Ray Richmond is an AwardsLine contributor.
Just when we think we’ve finally got them figured out, those wacky folks in the Hollywood Foreign Press Association continue to surprise us in the Golden Globe Awards television races. They remain as unpredictable as ever in the nominations for the 2014 awards, with perhaps the biggest surprise being that Showtime’s Homeland — after winning the top drama series prize two years in a row — wasn’t nominated at all this time. In fact, Homeland generated precisely zero noms after having swept the series and acting categories a year ago, as did its stars and last year’s winners, Claire Danes and Damian Lewis.
Another unpredictable element this year is Netflix. All of the Globes drama races for 2014 have been mixed up because of the strong performances of Netflix’s streaming series House Of Cards and Orange Is The New Black, which are both in their first year of eligibility. Cards, which already had shown its awards season bona fides by snaring nine Primetime Emmy noms in its rookie year (winning three), landed four noms in all (for best drama as well as leads Kevin Spacey and Robin Wright and supporting player Corey Stoll). Orange landed a lead actress nomination for star Taylor Schilling.
Contending for top drama with House Of Cards is the Showtime period hour Masters Of Sex, about pioneering sexologists William Masters and Virginia Johnson. It joins three category returnees in AMC’s Breaking Bad, PBS’ Downton Abbey and CBS’ The Good Wife. Three-time victor Mad Men was again snubbed for a series nom as well as all of the acting slots.
Were this any other group, a win for Breaking Bad would be a foregone conclusion after the show exploded into such a societal phenomenon in its final campaign. Yet while Bad predictably snatched the Emmy for outstanding drama this year, the Globes have only nominated the series once (a year ago). It figures to have a tough time eclipsing both Cards and Sex.
The race for top comedy, meanwhile, also has a pair of new category competitors — one of them downright shocking. The acclaimed freshman Fox comedy Brooklyn Nine-Nine was considered a favorite. But few expected NBC’s Parks And Recreation to crash the list for the first time in its sixth season. The show joins last year’s winner, HBO’s Girls, as well as ABC’s Modern Family (its fourth nom, having won in 2012) and CBS’ The Big Bang Theory (still looking for its first win).
It would shock pretty much nobody were Girls to win a second straight trophy. However, this race looks wide open. Any of the five nominees appears capable of landing in the winner’s circle, including — and maybe especially — Parks And Rec.
NEW NOMINATED FACES
What might be most notable about the series lead drama acting races is that nine of the 10 nominees have never before won. What’s more, three of the five competing for top actress have never been nominated: Schilling for Orange Is the New Black, Kerry Washington for ABC’s Scandal, and Tatiana Maslany for BBC America’s Orphan Black. Wright, nommed for House Of Cards, was previously nominated in 1995 for Forrest Gump. Only The Good Wife’s Julianna Margulies — nominated here for a fifth consecutive time — has a Globe win to her credit, in 2010.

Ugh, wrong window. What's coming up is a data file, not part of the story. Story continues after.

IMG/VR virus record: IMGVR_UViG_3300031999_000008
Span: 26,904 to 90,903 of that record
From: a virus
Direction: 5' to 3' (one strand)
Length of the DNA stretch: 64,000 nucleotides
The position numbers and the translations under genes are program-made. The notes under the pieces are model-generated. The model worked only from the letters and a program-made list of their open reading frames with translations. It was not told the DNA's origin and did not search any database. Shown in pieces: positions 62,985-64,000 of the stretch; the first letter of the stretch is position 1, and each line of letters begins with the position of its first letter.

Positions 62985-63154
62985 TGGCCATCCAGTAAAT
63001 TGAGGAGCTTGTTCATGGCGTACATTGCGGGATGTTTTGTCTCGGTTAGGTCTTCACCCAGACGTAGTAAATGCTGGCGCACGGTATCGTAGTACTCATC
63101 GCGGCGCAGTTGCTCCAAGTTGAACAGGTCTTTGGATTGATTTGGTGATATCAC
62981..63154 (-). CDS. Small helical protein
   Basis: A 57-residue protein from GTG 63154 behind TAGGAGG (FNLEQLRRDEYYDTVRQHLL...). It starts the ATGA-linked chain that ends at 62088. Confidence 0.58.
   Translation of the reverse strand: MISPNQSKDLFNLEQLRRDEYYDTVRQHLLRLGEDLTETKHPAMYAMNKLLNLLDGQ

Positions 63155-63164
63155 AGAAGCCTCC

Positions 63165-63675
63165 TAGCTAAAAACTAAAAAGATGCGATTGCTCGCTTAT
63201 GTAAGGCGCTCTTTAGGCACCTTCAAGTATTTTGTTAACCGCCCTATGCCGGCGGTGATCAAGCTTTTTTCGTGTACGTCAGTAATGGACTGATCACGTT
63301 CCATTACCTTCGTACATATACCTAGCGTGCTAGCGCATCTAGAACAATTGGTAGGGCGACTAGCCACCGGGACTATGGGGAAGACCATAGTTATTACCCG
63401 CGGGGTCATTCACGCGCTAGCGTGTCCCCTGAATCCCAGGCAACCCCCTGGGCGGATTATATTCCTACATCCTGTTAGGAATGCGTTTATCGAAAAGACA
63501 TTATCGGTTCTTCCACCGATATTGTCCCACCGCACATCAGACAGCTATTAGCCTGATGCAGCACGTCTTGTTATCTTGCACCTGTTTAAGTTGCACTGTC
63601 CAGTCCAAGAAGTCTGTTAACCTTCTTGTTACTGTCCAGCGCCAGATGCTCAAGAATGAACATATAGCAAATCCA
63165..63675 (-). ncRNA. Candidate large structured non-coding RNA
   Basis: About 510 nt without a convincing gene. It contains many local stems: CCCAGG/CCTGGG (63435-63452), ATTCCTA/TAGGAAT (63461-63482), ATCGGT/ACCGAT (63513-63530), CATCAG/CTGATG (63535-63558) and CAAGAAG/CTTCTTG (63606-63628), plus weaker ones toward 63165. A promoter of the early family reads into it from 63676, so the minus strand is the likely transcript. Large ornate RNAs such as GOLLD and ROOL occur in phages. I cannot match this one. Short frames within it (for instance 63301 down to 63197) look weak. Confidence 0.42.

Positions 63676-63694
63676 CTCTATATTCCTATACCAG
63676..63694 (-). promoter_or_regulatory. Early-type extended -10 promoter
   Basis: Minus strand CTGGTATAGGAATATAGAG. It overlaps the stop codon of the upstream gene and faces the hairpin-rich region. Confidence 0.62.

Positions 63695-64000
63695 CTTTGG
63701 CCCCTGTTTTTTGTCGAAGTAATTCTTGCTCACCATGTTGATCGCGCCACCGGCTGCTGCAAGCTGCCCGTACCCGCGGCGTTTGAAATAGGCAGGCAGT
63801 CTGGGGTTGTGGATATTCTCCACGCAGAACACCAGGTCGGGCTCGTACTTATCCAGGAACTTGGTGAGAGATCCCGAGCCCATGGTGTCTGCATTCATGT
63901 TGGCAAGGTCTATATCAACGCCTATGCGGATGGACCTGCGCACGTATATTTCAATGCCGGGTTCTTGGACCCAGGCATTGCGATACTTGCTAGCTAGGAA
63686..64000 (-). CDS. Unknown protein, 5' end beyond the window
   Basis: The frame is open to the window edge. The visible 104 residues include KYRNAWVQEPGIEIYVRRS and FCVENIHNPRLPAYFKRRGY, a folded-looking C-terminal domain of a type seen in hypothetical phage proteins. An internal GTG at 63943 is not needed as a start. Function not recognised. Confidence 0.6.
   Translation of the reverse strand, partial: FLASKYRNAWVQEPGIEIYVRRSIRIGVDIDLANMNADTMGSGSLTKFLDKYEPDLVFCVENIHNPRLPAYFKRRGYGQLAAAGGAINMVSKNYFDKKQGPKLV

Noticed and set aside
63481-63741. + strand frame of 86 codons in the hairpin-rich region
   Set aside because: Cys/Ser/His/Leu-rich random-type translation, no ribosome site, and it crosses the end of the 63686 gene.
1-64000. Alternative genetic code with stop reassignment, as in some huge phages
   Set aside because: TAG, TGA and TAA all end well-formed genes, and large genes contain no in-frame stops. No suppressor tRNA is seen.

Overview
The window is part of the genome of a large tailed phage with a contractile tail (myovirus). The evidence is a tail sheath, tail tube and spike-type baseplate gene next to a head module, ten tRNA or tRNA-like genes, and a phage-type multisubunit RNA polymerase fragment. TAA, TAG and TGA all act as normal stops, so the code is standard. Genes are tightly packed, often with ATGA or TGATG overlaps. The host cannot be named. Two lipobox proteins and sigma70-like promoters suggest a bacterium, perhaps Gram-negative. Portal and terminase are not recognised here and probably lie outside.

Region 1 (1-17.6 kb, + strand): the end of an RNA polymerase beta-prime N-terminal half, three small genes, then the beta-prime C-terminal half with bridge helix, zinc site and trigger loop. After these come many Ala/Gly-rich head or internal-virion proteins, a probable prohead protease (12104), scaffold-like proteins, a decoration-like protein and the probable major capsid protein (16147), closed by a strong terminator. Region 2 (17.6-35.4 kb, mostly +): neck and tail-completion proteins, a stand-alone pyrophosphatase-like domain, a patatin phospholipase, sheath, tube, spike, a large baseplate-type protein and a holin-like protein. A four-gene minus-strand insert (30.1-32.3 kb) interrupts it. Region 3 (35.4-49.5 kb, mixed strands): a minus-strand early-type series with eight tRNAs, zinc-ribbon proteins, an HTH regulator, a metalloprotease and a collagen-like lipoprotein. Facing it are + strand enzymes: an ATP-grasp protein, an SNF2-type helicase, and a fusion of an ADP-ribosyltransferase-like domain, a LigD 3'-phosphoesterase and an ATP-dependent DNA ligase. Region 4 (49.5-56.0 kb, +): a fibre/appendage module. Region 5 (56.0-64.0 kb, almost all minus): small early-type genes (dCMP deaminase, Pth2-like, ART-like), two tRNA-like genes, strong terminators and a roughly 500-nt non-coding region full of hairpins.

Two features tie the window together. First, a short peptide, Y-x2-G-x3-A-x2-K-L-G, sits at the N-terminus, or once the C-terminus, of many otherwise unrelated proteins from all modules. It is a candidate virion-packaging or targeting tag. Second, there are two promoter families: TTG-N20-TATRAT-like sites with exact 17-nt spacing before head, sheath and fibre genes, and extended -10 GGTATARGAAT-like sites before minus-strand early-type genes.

Predicting where voters will travel in that race is tough to gauge, just as it is among drama actors, where all five of the nominees are seeking their first triumph. This is almost shocking when you consider that the names in the race include Spacey (7 noms, zero wins), Bryan Cranston for Breaking Bad (5 noms, zero wins) and James Spader for NBC’s The Blacklist (2 noms, zero wins). Their competition is a pair of stars from Showtime dramas: Liev Schreiber for Ray Donovan and Michael Sheen for Masters Of Sex.
After having won three Emmys for his portrayal of Bad’s Walter White, Cranston would seem overdue to cop a Globe. But the same certainly could be said of Spacey, a two-time Oscar winner who remains Globe-less.
Lena Dunham heads the quintet of nominees for actress in a comedy or musical that also features another pair of previous Globe winners: five-time nominee Julia Louis-Dreyfus of Veep (she won in 1994 for Seinfeld) and Nurse Jackie’s Edie Falco (a 10-time nominee who’s won twice). Both Parks And Rec’s Amy Poehler and New Girl’s Zooey Deschanel are back seeking first wins on their third consecutive noms. Only Falco failed to get nominated a year ago. Coming off two consecutive Emmy wins, it might be Louis-Dreyfus’ time here as well. Then again, Poehler is a solid choice to finally earn a little love.
Don Cheadle of Showtime’s House Of Lies is back in the comedy-musical actor category looking to make it two victories in a row. But he will need to get past four-time winner and sentimental favorite Michael J. Fox, who earned his 10th Golden Globe nomination for his freshman NBC sitcom The Michael J. Fox Show. He and Cheadle are going up against Big Bang’s Jim Parsons (his third nomination to go with a lone win) as well as first-timers Jason Bateman, for Netflix’s Arrested Development, and Andy Samberg, for Brooklyn Nine-Nine.
The longform race is almost open-and-shut for the HBO Liberace biopic Behind The Candelabra and its star Michael Douglas; both already have dominated at the Emmys. This is Douglas’ eighth nomination, having won in 1988 for Wall Street. Among movie/miniseries actresses, the favorite is probably Jessica Lange, who landed her 14th Golden Globe nomination for FX’s American Horror Story: Coven and her third in as many years for AHS. She’s won five, including for AHS in 2012.
The shakeup in 2014’s Golden Globe television nominations is on par with the race in the feature film categories, where it’s anybody’s game. One thing’s certain, the telecast promises at least a few surprises in January.
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